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Advancing Precision Radiation Oncology: Investigator Q&A

Contributor Daphne Haas-Kogan, MD, MBA

With $7 million in funding from the National Cancer Institute, researchers from Mass General Brigham and collaborators will form one of five centers that will be part of the newly established Radiation Oncology-Biology Integration Network (ROBIN)

Nearly half of all patients who have cancer are treated with radiation therapy, a treatment that uses high-energy beams to shrink tumors and destroy cancer cells. Many cancers can be cured with treatment plans that include radiotherapy. However, responses to radiation can vary, with some cancers responding poorly or not at all. To help determine why radiation therapy works well for some patients but not for others, and pave the way toward “precision radiation oncology,” the National Cancer Institute awarded over $7 million in funding across five years to researchers from Mass General Brigham, including founding members Brigham and Women’s Hospital and Massachusetts General Hospital, and collaborators at Boston Children’s Hospital, Dana-Farber Cancer Center and the University of California, San Francisco (UCSF). The Harvard-UCSF Radiation Oncology at the Interface of Pediatric Cancer Biology and Data Science team (KIDSROBIN) is one of just five centers across the country to be selected to form the network, and is the only center devoted to researching pediatric cancers. The researchers will study samples from a small number of patients, about 25 per cancer type, to learn about treating the biology of cancer.

This Q&A features three investigators who are working together across hospitals as part of the KIDSROBIN team:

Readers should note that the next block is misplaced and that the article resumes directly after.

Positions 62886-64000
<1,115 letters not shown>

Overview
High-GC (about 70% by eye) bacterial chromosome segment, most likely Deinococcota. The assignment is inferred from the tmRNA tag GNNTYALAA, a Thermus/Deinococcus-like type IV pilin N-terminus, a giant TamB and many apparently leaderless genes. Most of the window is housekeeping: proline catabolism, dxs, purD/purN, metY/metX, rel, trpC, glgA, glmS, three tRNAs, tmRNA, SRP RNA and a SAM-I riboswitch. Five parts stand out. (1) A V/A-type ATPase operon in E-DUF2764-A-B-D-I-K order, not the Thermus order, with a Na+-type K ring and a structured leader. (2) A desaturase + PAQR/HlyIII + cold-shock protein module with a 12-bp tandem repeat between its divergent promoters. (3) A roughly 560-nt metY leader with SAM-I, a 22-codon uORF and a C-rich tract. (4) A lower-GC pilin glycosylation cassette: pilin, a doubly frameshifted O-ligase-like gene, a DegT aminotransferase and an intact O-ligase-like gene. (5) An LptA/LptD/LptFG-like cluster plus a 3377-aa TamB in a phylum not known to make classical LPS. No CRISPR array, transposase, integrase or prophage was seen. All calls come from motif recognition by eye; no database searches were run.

• Principal investigator Franziska Michor, PhD, the Charles A. Dana Chair in Human Cancer Genetics of the Department of Biostatistics and Computational Biology at the Dana-Farber Cancer Institute

Q. What cancers and treatments are the focus of the KIDSROBIN center?

Kozono: We are studying two pediatric cancers. One, glioma, is the most common type of brain tumor in children. In particular, diffuse midline gliomas are aggressive tumors and, unfortunately, most children do not survive. The goal of this project is to better understand what causes some cancer cells to be more responsive to treatment than others, and why sometimes cells are resistant to radiation or become more resistant during treatment. Deep understandings of genetics and DNA repair biology may allow us to identify what contributes to resistance and ultimately deliver radiation that more completely destroys the tumor.

Second, we are studying neuroblastoma, the most common type of tumor that afflicts children outside the brain. We are studying a radiopharmaceutical, which has radioactive iodine coupled to a drug called MIBG, that is taken up by neuroblastoma cells so the cancer can be targeted with radiation at the cellular level. This treatment works well, but doesn’t cure all patients with high-risk disease, so we want to understand the genetic and molecular factors that correlate with drug uptake and response. Delivering radiation at the cellular level using a radiopharmaceutical is something that makes this study unique among other ROBIN projects.

Q. How might this research help improve treatment plans for patients with pediatric cancer?

Michor: Our work will bring together clinical data and biospecimens, including blood samples, tumor cells, genetic information and electronic health record information. One technique, pioneered in my lab over the last decade, is using predictive mathematic modeling platforms to study how cell populations change over time in response to treatment, given preclinical and clinical information. We demonstrated the feasibility of this model in patients with glioblastoma, which is the “adult version” of diffuse midline glioma. The promising results of these prior studies, where unique treatment schedules altered patterns of recurrence, suggest that we can build predictive mathematical modeling platforms to help us treat pediatric disease, too. In addition, we have an artificial intelligence aspect of the system that takes into account imaging and electronic health record datasets to understand these malignancies in even further depth.